Minne Mayer. Garden. December 08th , 2020.
Gardening is the activity of growing and maintaining the garden. This work is done by an amateur or professional gardener. A gardener might also work in a non-garden setting, such as a park, a roadside embankment, or other public space.
Residential gardening takes place near the home, in a space referred to as the garden. Although a garden typically is located on the land near a residence, it may also be located on a roof, in an atrium, on a balcony, in a windowbox, on a patio or vivarium.
The key distinction between gardening and farming is essentially one of scale; gardening can be a hobby or an income supplement, but farming is generally understood[by whom?] as a full-time or commercial activity, usually involving more land and quite different practices.
Also gaining popularity is the concept of ”Green Gardening” which involves growing plants using organic fertilizers and pesticides so that the gardening process – or the flowers and fruits produced thereby – doesn’t adversely affect the environment or people’s health in any manner.
The Middle Ages represent a period of decline in gardens for aesthetic purposes. After the fall of Rome, gardening was done for the purpose of growing medicinal herbs and/or decorating church altars. Monasteries carried on a tradition of garden design and intense horticultural techniques during the medieval period in Europe. Generally, monastic garden types consisted of kitchen gardens, infirmary gardens, cemetery orchards, cloister garths and vineyards.
Authentic gardens of the yeoman cottager would have included a beehive and livestock, and frequently a pig and sty, along with a well. The peasant cottager of medieval times was more interested in meat than flowers, with herbs grown for medicinal use rather than for their beauty. By Elizabethan times there was more prosperity, and thus more room to grow flowers. Even the early cottage garden flowers typically had their practical use—violets were spread on the floor (for their pleasant scent and keeping out vermin); calendulas and primroses were both attractive and used in cooking. Others, such as sweet William and hollyhocks, were grown entirely for their beauty.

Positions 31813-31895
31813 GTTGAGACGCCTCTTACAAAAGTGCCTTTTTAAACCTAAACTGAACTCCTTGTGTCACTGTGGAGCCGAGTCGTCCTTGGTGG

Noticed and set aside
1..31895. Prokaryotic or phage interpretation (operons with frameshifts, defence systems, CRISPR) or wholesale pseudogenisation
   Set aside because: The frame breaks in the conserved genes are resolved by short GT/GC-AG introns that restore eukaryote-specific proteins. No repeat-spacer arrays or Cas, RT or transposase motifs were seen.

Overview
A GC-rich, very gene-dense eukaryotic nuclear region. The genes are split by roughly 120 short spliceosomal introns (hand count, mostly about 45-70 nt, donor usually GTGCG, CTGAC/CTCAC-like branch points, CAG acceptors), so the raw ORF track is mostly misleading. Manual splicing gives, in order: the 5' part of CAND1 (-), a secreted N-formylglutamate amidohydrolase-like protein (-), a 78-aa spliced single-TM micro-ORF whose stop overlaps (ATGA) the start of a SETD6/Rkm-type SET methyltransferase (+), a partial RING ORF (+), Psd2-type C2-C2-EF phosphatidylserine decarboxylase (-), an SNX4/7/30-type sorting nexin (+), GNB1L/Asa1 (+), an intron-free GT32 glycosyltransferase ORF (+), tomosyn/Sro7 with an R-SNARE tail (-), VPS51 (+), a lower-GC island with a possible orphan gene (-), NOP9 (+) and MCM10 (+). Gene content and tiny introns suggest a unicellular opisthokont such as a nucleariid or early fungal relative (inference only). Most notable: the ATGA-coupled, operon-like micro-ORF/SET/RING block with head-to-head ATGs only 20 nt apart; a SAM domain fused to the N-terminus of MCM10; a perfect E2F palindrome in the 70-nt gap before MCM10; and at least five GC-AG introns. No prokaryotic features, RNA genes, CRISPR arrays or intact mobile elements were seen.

Gardens may exhibit structural enhancements including statuary, follies, pergolas, trellises, stumperies, dry creek beds and water features such as fountains, ponds (with or without fish), waterfalls or creeks. Some gardens are for ornamental purposes only, while some gardens also produce food crops, sometimes in separate areas, or sometimes intermixed with the ornamental plants. Food-producing gardens are distinguished from farms by their smaller scale, more labor-intensive methods, and their purpose (enjoyment of a hobby or self-sustenance rather than producing for sale). Flower gardens combine plants of different heights, colors, textures, and fragrances to create interest and delight the senses.
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